Daily News - Monday 25 August 2014
Two year study shows new approach can end homelessness and save money
Mission Australia, media release
A two year study of a new Housing First approach for helping chronically homeless men to secure and sustain long-term housing has revealed remarkable results, with almost 90% of participants still in their homes at the end of the project.
Mission Australia’s philanthropically funded MISHA (Michael’s Intensive Supported Housing Accord) Project was a Housing First initiative run in Western Sydney, providing 74 men who had struggled with years of homelessness with immediate access to long-term housing, intensive support services and case management for a period of two years.
Senators urged to vote against payment scheme for workers with disabilities
Dan Harrison, Sydney Morning Herald
Disability groups are urging Labor and crossbench senators to vote against proposals that they say seek to extinguish the legal rights of 10,000 workers with intellectual disabilities.
The Senate is considering Abbott government proposals for a scheme to provide payments to workers whose wages were calculated using a tool that the Federal Court found discriminated against people with intellectual disability.
Why we need Disability Support Pension reform
Matthew Taylor, SBS
Welfare is never as good as having a job, and currently the Disability Support Pension does not do enough to ensure that people with disabilities who can work are encouraged to do so.
Those scary DSP numbers aren't so scary after all
Greg Jericho, The Drum
The DSP has been clearly targeted by the Government and its media supporters. There has been much made of the fact that now a "record 832,000 Australians receive the DSP". Such a figure sounds impressive, unless you pause to give it some context about how our population is also at "record levels". But context just gets in the way when you're trying to convince voters that people are out there living in the high hog on your taxpayer dollars, taking home up to $751 a fortnight ($19,544 a year).
A look at the number of DSP recipients as a percentage of the working age population shows that since 2002 there has been a slight increase - from just over 5 per cent to now just under 5.5 per cent.
Social services budget bills propose major changes to welfare
Luke Buckmaster, FlagPost
The 2014-15 federal budget included proposals for major changes in the social services portfolio, including payments to the unemployed, aged, people with disability and families with children. With most of these measures being introduced through two large and complex pieces of social services legislation, there is likely to be some confusion about the changes being made and which changes are being introduced where. This FlagPost provides a brief outline of what is in each of the social services bills.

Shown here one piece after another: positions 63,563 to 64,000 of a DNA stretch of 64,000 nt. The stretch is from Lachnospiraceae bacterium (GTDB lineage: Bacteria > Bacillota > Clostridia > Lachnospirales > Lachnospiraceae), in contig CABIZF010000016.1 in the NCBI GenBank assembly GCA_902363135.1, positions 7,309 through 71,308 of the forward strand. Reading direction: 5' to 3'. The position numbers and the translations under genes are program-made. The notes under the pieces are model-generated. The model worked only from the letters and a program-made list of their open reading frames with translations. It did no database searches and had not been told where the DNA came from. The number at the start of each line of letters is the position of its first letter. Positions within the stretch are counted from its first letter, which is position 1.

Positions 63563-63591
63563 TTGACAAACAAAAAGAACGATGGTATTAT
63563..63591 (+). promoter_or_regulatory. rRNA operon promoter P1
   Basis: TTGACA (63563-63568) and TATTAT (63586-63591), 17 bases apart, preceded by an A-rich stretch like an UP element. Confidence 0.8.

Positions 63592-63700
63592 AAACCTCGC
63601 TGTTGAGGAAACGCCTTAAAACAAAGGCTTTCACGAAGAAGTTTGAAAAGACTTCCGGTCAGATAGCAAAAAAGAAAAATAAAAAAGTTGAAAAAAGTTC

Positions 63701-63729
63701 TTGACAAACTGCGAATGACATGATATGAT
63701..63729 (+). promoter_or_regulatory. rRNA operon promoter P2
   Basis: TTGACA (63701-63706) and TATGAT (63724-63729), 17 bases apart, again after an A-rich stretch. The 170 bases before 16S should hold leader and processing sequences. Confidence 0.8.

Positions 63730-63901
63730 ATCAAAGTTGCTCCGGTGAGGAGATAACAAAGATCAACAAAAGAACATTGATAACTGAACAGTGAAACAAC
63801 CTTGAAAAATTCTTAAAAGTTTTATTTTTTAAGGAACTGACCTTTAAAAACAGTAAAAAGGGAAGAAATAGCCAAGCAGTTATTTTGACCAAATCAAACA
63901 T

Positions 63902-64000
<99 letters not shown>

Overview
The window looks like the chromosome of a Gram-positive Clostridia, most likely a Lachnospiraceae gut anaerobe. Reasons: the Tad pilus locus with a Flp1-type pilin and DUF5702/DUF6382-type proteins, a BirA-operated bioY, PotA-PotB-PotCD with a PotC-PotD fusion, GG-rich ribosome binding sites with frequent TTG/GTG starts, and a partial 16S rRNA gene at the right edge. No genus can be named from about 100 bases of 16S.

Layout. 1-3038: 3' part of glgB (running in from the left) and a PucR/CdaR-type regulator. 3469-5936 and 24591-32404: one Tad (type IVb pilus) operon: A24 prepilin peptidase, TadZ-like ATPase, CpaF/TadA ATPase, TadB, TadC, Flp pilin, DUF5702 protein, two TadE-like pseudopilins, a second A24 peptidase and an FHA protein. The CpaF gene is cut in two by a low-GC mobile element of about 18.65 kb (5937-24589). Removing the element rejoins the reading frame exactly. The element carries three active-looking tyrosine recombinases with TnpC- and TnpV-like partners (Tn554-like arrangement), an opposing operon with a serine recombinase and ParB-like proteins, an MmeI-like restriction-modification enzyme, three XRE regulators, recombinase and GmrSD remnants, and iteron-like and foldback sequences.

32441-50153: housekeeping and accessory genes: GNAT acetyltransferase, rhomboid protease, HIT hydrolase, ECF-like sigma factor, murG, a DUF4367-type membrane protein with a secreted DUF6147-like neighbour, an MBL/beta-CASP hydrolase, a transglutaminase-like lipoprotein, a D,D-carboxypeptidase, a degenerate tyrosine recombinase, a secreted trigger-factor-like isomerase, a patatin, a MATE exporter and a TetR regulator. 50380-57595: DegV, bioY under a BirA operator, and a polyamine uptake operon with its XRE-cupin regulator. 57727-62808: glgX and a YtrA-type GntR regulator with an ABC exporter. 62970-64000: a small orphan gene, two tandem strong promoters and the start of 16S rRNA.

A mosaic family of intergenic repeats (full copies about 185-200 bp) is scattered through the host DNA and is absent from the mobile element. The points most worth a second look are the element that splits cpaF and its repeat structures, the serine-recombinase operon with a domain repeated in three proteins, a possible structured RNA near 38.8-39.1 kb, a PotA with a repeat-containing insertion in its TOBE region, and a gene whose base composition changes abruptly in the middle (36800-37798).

Evidence on childcare twisted by special interests
Trisha Jha, Centre for Independent Studies
A smorgasbord of special interests has been lining up to participate in hearings hosted by the Productivity Commission, in the wake of its release of a draft report into Child Care and Early Learning.
Reports quote claims about how 'science' proves that quality care is vital to early childhood development, and that 'evidence' proves that any changes to minimum staff qualifications or staff-to-child ratios will put children 'at risk'.
US - Two-Generation Programs in the Twenty-First Century
P. Lindsay Chase-Lansdale, Jeanne Brooks-Gunn, The Future of Children
Most of the authors in this issue of Future of Children focus on a single strategy for helping both adults and children that could become a component of two-generation programs. Lindsay Chase-Lansdale and Jeanne Brooks-Gunn, on the other hand, look at actual programs with an explicit two-generation focus that have been tried in the past or are currently under way.
These explicitly two-generation programs have sought to build human capital across generations by combining education or job training for adults with early childhood education for their children. Chase-Lansdale and Brooks-Gunn explain the theories behind these programs and review the evidence for their efficacy. A first wave of such programs in the 1980s and 1990s produced mostly disappointing results, but the evaluations they left behind pointed to promising new directions. More recently, a second wave of two-generation programs—the authors dub them "Two-Generation 2.0"—has sought to rectify the flaws of earlier efforts, largely by building strong connections between components for children and adults, by ensuring that children and adults receive services of equal duration and intensity, and by incorporating advances in both education and workforce development. These Two-Generation 2.0 programs are still in their infancy, and we have yet to see clear evidence that they can achieve their goals or be implemented cost-effectively at scale. Nonetheless, Chase-Lansdale and Brooks-Gunn write, the theoretical justification for these programs is strong, their early results are promising, and the time is ripe for innovation, experimentation, and further study.